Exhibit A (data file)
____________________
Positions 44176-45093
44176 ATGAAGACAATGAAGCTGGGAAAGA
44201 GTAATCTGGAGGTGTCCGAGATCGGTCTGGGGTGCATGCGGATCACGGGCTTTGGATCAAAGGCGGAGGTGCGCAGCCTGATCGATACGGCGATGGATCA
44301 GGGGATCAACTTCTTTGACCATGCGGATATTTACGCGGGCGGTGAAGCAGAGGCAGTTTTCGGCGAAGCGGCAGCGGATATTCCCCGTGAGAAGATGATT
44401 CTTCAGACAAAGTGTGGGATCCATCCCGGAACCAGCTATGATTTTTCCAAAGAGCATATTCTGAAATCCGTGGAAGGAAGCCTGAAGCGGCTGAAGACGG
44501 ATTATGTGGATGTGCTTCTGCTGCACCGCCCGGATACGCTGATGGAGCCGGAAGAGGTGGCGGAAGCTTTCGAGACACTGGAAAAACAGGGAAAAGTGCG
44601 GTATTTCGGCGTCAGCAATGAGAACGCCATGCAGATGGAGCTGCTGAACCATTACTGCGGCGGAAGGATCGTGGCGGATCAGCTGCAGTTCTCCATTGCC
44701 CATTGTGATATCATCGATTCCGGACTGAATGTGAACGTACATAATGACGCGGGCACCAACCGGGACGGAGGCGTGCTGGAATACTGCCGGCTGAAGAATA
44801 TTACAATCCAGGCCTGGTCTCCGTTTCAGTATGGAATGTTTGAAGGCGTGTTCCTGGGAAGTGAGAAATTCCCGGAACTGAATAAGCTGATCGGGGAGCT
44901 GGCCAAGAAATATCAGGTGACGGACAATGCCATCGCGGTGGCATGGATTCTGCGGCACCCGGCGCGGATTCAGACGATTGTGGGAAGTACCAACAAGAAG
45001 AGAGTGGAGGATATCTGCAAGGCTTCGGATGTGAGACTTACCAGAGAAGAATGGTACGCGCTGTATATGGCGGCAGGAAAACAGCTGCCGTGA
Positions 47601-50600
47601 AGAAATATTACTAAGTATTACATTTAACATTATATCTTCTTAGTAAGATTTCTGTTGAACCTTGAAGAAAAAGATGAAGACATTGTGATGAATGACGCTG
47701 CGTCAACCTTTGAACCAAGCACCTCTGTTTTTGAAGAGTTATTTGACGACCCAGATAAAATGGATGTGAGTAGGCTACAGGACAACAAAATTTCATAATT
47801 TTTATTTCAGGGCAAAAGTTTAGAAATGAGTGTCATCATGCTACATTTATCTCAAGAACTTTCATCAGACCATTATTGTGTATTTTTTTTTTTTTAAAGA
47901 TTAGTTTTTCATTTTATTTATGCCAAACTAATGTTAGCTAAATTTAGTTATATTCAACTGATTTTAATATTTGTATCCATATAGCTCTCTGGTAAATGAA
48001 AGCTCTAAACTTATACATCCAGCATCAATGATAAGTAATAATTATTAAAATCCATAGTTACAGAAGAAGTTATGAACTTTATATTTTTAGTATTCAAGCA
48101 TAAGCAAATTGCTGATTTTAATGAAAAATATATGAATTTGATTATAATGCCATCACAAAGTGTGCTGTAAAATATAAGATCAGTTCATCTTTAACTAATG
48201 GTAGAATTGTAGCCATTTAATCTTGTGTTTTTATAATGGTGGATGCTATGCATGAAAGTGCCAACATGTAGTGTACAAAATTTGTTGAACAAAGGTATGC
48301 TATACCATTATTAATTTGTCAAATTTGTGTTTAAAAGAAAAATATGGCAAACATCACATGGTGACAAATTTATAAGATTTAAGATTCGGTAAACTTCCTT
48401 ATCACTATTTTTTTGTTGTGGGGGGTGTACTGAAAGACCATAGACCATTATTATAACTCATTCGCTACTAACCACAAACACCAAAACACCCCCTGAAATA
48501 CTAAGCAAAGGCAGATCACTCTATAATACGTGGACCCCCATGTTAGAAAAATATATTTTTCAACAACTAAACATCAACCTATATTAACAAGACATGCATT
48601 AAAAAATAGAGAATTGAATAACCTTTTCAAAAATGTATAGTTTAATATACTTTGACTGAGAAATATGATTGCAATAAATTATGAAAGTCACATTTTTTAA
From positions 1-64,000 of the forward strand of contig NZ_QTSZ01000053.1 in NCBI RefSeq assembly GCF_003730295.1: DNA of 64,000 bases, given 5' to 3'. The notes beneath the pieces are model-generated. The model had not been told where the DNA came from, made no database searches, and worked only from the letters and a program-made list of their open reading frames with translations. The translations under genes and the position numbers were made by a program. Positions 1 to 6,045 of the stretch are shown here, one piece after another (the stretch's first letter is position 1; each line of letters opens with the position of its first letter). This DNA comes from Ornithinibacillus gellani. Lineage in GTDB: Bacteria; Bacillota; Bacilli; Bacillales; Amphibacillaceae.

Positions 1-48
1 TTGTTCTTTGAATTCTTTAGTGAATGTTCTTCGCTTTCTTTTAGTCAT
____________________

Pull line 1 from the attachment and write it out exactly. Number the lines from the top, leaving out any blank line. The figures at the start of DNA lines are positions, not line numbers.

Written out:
Positions 44176-45093